Combine all the other ingredients except the fresh coriander and mint in a small bowl and mix well.

Add the seasonings to the frying eggplant and simmer for about 10 minutes, or until the eggplant is softened.

Sprinkle with the chopped fresh herbs.

Serve over hot cooked rice.

Serves 4 – 5

Lemon (or lime) mousse

21 Feb

lemon-mousse

This is a nice, light dessert that’s good any time of year. The only thing hard about this recipe is finding kosher unflavored gelatin, if that’s important to you. The recipe was originally for “lime mousse” and it’s really delicious with lime too — but I almost always have lemon zest on hand, and rarely lime zest.  The recipe is also easy to halve if you want to make less.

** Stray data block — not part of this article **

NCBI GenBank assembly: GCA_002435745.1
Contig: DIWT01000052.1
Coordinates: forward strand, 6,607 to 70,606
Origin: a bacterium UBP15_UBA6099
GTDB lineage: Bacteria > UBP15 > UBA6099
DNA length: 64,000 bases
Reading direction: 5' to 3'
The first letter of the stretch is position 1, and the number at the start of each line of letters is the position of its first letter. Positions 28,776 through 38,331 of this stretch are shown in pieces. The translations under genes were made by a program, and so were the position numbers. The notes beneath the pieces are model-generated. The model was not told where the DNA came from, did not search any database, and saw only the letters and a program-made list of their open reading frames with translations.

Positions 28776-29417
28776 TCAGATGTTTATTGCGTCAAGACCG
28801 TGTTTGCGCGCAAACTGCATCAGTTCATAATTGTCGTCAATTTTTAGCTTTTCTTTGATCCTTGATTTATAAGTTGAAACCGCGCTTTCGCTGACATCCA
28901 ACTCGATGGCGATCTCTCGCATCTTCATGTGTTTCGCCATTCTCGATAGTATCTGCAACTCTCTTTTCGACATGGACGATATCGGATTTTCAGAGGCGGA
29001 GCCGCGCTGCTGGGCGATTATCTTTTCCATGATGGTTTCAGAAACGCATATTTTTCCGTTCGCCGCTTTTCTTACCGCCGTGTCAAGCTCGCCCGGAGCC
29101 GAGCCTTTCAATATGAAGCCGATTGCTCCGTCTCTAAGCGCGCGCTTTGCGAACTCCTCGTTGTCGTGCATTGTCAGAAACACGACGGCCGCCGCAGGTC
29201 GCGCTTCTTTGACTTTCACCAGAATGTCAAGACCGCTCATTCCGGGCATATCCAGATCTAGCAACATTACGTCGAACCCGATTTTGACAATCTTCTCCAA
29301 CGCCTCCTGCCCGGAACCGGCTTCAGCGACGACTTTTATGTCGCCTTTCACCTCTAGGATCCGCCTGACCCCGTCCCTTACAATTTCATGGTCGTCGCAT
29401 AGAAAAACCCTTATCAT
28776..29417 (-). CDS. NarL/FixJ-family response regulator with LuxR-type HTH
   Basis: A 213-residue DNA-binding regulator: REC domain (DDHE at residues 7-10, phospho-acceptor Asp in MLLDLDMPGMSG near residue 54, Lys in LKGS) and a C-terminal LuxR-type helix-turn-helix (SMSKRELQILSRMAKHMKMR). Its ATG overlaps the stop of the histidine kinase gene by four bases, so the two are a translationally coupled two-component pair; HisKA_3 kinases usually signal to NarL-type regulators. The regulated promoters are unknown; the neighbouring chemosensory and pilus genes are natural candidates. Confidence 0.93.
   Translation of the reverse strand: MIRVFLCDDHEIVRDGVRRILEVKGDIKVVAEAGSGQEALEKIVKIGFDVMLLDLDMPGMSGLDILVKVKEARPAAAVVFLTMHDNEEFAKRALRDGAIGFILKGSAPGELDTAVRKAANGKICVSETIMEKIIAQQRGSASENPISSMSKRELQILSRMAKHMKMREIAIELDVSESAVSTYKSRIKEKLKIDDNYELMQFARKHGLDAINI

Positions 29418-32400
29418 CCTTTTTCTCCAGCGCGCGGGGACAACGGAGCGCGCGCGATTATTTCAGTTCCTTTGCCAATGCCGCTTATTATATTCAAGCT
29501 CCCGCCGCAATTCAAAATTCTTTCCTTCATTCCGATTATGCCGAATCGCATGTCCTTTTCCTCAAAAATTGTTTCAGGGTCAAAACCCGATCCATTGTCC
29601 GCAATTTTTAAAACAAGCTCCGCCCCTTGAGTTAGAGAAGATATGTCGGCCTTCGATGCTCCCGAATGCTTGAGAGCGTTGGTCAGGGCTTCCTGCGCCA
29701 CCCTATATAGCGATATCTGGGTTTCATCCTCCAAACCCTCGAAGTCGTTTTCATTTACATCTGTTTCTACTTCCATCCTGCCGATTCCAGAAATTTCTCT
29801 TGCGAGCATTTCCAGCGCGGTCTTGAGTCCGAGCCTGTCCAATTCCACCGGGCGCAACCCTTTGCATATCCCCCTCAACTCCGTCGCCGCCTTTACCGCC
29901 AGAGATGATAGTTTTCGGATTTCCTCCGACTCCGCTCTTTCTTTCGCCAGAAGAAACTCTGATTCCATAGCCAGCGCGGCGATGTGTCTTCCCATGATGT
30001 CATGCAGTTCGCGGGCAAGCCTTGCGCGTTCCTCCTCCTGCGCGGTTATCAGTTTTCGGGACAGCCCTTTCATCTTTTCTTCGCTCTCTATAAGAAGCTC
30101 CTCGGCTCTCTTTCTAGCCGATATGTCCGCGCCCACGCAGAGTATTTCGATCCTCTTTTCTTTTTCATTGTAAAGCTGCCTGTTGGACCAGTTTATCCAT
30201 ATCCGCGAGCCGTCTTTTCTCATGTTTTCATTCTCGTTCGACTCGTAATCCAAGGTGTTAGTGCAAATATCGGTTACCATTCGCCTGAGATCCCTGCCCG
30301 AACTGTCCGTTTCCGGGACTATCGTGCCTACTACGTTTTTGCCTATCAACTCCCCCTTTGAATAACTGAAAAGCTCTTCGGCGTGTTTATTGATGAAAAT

Ingredients:

6 eggs, separated
¾ cup sugar
¾ cup lemon (or lime) juice
1½ Tbs. butter or margarine
1 Tbs. grated lemon(or lime) zest
1½ tsp. unflavored gelatin
½ tsp. vanilla

Directions:

If you use fresh lemons or limes grade the rind for zest before you squeeze for juice.

Combine the egg yolks, sugar, half a cup of the juice, butter and 1½ tsp. of the zest in the top of a double boiler. Cook over simmering water, stirring constantly, until the mixture is thick. Remove from the heat.

Soften the gelatin the remaining lemon or lime juice and dissolve over a pan of hot water. Stir in the egg yolk mixture. Set aside.

Beat the egg whites until stiff. Stir the vanilla into the yolk mixture, then fold in the egg whites. Pour into serving dishes and sprinkle with the remaining zest. Chill several hours before serving.

Serves 8

Miso chicken

7 Feb

chicken-miso

Here’s a nice and easy recipe that’s been in my “gotta try this” folder forever. I had a container of miso in my fridge forever as well, so it seemed like a good idea. I had yellow miso, not white, but I don’t think it makes a big difference. If you don’t have it, you can find it at an Asian grocery or online.